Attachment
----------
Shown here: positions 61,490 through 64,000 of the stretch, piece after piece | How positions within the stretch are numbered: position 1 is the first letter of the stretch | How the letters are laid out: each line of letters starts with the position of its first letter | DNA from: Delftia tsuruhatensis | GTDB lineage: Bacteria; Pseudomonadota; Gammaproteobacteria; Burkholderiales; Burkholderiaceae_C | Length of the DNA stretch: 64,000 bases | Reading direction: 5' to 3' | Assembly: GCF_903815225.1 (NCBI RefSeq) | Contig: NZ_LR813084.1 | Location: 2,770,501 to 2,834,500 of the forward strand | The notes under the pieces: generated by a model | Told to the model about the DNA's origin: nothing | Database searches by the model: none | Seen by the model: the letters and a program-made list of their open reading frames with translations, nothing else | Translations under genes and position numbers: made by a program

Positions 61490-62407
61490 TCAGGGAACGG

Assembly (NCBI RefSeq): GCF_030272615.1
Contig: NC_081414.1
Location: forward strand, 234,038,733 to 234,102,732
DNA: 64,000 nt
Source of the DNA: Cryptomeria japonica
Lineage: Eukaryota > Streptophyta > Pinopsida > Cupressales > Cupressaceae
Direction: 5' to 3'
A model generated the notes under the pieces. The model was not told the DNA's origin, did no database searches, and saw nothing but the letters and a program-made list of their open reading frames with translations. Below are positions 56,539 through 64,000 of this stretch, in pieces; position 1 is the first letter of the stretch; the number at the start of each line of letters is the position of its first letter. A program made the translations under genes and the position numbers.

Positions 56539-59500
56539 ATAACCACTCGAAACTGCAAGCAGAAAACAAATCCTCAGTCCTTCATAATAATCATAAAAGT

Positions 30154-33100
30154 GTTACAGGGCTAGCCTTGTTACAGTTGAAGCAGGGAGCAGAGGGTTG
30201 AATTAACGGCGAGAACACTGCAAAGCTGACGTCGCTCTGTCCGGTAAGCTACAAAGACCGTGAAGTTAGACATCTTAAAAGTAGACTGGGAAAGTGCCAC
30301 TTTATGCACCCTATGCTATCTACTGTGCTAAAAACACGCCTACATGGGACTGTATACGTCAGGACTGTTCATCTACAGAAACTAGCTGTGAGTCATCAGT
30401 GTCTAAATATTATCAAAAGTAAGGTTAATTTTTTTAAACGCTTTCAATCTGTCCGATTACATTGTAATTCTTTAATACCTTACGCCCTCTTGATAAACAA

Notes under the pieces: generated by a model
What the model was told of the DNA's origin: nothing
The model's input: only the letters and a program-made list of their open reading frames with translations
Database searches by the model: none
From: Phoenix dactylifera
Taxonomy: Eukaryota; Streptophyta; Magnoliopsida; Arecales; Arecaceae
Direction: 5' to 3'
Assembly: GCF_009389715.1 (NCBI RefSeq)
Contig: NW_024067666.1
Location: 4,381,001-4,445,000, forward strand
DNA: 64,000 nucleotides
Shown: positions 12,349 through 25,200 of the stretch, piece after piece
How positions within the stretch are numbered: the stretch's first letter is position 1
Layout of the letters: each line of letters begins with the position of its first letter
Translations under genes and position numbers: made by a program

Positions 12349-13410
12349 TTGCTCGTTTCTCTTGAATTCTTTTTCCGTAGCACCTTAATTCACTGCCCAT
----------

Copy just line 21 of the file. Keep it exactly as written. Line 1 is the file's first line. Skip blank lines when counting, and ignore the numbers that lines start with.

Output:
The model's input: only the letters and a program-made list of their open reading frames with translations